2021 networking trends for a post-pandemic enterprise
In 2020, the pandemic threw the best-laid IT plans into chaos. As enterprises find their footing again, here are four network trends defining the second half of 2021.
The COVID-19 crisis supercharged several major 2021 networking trends that appear poised to outlast the pandemic itself.
As enterprises inch cautiously toward normalcy, organizations are pushing ahead with cloud, Secure Access Service Edge (SASE) and zero-trust network access (ZTNA) adoption -- all initiatives that support secure remote and hybrid work. Meanwhile, some groups report that projects they put on hold in early 2020, such as campus LAN upgrades, are also back in play.
"In February or March 2020, every network team went into 'hair-on-fire' mode trying to support large contingents of remote users," said Andrew Lerner, research vice president at Gartner. "It was, 'Let's drop everything and get people connected.'"
That was the case at insurance provider Liberty Mutual, based in Boston, which had to enable remote work for 45,000 global employees almost overnight.
"It required significant network traffic shaping, including VPN, proxy [servers], and internet and MPLS service adjustments," said Rick Belsky, vice president and senior director of technology. Licensing, routing, security and bandwidth needs all changed on a dime, he added.
After establishing baseline connectivity for remote work, many IT teams then spent months troubleshooting application access and plugging security holes. Finally, about a year after the pandemic first forced the U.S. workforce into lockdown, conditions started to stabilize.
"When I look at our clients' questions now, it feels like we're in more of a standard state," Lerner said.
Cloud comes out on top
Even as enterprises regain their footing, some pandemic-fueled network trends continue to define IT planning for the second half of 2021 and beyond. The big winner is indisputably cloud, with Gartner reporting an almost sixfold increase in client interest in cloud networking between May 2020 and May 2021. Cloud is now "much, much, much" more prevalent and central in network planning than it was before COVID-19, Lerner said.
According to research from Enterprise Strategy Group (ESG), a division of TechTarget, 94% of organizations now use SaaS, IaaS or both, and nearly half have a cloud-first strategy -- an 18% increase since 2020. Eighty-five percent of organizations accelerated their cloud adoption plans because of the pandemic, ESG researchers found.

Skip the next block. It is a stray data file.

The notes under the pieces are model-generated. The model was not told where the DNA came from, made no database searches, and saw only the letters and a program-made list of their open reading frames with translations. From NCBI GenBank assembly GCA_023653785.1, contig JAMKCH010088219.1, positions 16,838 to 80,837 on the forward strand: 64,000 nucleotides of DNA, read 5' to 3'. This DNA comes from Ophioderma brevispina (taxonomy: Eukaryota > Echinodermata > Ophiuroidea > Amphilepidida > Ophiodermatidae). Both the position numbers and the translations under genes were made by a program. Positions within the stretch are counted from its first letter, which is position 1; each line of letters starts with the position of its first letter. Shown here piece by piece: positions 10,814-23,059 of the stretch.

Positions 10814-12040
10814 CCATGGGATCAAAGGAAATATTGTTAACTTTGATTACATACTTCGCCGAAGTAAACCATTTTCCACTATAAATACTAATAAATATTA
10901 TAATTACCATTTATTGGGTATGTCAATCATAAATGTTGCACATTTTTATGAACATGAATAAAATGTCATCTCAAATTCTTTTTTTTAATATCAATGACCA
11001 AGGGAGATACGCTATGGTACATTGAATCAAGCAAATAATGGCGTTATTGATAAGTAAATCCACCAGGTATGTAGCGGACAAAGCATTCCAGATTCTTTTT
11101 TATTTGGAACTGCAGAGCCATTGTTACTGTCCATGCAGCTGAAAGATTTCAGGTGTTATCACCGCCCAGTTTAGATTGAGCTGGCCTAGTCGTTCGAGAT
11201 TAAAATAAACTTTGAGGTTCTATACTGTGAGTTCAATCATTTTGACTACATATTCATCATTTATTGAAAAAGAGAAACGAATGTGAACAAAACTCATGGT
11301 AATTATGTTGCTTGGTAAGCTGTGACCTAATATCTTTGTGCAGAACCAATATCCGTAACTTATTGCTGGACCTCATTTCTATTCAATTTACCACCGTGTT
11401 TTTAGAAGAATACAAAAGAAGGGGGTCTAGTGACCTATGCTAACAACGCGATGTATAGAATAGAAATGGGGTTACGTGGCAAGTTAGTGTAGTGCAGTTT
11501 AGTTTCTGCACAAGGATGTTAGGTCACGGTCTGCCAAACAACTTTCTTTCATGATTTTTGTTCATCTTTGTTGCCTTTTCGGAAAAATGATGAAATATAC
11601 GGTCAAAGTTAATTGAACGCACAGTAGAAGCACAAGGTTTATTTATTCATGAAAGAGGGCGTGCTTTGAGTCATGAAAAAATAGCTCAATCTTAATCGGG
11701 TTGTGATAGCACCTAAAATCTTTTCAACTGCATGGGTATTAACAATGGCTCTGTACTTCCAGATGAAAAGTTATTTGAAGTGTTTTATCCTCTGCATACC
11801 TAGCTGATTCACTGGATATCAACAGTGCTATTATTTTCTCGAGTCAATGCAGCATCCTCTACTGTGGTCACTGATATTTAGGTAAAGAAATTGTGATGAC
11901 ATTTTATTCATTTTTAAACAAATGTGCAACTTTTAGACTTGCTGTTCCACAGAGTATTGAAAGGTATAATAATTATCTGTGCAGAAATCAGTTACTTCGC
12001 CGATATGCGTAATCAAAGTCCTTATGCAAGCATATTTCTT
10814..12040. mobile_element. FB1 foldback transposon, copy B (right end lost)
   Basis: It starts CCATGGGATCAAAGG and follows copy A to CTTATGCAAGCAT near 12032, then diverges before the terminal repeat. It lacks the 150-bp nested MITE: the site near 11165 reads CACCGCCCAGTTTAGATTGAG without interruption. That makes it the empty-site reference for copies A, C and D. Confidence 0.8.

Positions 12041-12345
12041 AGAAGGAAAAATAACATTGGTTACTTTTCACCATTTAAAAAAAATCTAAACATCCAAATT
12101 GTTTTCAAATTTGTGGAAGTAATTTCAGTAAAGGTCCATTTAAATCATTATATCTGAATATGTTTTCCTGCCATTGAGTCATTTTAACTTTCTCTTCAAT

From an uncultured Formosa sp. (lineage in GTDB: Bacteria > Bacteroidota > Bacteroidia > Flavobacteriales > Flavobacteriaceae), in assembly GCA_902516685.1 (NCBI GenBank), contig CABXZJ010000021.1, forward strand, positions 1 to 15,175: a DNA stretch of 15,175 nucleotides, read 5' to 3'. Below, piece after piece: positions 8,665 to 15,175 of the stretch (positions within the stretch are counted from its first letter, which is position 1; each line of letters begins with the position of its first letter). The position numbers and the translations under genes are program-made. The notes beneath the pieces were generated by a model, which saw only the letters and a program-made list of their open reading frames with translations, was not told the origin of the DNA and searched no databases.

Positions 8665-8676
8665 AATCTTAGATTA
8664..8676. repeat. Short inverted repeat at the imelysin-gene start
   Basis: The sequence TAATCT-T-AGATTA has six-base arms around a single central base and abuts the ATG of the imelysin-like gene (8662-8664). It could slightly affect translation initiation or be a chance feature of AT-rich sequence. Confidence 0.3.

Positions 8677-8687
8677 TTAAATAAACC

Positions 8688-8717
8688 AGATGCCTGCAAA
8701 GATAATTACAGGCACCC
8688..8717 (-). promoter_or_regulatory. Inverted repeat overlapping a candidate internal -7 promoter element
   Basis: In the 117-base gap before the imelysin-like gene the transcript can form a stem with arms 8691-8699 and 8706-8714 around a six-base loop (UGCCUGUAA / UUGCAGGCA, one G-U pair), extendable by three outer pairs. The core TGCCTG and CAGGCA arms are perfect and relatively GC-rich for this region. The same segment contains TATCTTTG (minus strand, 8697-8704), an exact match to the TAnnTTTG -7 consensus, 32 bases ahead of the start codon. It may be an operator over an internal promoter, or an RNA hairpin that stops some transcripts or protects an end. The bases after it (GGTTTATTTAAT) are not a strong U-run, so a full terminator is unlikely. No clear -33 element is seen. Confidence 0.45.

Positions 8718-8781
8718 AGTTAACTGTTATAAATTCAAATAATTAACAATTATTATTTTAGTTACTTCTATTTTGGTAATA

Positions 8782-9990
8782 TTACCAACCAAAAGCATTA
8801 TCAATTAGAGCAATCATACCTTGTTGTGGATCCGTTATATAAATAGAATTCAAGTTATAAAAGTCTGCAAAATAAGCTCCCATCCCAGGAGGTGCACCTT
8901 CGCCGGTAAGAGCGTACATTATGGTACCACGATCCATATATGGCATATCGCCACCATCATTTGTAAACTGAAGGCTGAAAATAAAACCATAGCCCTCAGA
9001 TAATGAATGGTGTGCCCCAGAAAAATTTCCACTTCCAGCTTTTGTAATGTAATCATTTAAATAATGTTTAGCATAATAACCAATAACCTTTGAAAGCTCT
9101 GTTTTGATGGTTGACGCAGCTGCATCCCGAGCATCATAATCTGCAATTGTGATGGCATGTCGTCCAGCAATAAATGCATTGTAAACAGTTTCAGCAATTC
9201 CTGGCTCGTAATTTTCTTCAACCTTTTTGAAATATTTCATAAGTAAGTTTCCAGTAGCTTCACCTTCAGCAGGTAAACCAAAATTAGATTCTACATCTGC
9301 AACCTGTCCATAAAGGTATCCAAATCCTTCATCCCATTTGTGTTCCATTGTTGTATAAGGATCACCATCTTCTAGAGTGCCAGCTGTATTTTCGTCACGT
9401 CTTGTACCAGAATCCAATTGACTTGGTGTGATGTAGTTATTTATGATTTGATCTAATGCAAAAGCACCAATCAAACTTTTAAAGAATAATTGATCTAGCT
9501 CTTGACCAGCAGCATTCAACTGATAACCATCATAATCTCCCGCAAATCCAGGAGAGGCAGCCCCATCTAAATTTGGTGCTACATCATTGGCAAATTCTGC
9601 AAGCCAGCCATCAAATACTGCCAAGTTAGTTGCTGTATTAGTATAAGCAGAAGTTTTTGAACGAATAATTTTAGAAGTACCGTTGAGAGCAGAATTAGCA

That was true at Mead & Hunt, an architectural and engineering design firm based in Middleton, Wis., with 900 employees and more than 40 offices nationwide. Because architecture, engineering and construction professionals use graphic-intensive applications that rely on high computing power, the firm leaned heavily on cloud to enable remote work.
"Overall, the early attention we paid to cloud adoption was a silver lining," said Mead & Hunt CIO Andy Knauf, adding that they now have 95% of all infrastructure in the cloud and hope to reach 100% soon. Productivity increased measurably after the abrupt shift to all-remote work, according to Knauf, and Mead & Hunt ultimately counted record-high revenues for the year. "We are better off today than we were before the pandemic," he said.
Throughout 2019, Lerner said he fielded calls about which switches or SDN platforms to buy for on-premises data centers. In contrast, common questions now include whether to use transit gateways and how to set up an enterprise network inside AWS.
"The pandemic absolutely removed some residual reticence to invest in cloud," Lerner said. "Before, there was a good percentage of customers that were very happy to do incremental refreshes and deploy things on prem. Now, people are like, 'I want the cloud to be the network delivery model.'"
SASE's star rises
Among WAN trends, software-defined WAN (SD-WAN) was dominant through the end of 2019, according to Lerner. On the heels of the pandemic, Gartner clients still ask about SD-WAN, but now it's often in the same breath as SASE technology.
"We get a lot of calls saying, 'Hey, I'm doing SD-WAN, but I also have a lot of remote users,'" Lerner said. "'Is there a way to manage that together?'"
SASE is a term coined by Gartner for a network security architecture that connects and secures edge devices via a suite of cloud-based services. In a recent survey of more than 1,000 IT and network practitioners, SD-WAN provider Aryaka found nearly a third are already using the SASE model.
At Liberty Mutual, limited site access and third-party provisioning issues slowed down an ongoing SD-WAN expansion during the pandemic, according to Belsky. Those challenges continue today, having started to ease only in the second half of 2021. But the company had already started deploying SASE technology a few years earlier, which helped the team secure its newly remote workforce in 2020. Looking ahead, Belsky said SASE will be important in supporting the company's cloud services and edge computing initiatives.
Todd Ellison, director of networking and security architecture at IT consultancy Veristor Systems Inc., also said he saw many organizations embrace the technology during 2020.
"Even now, as some companies start to return to office settings, the momentum in SASE solutions is not slowing down," he said.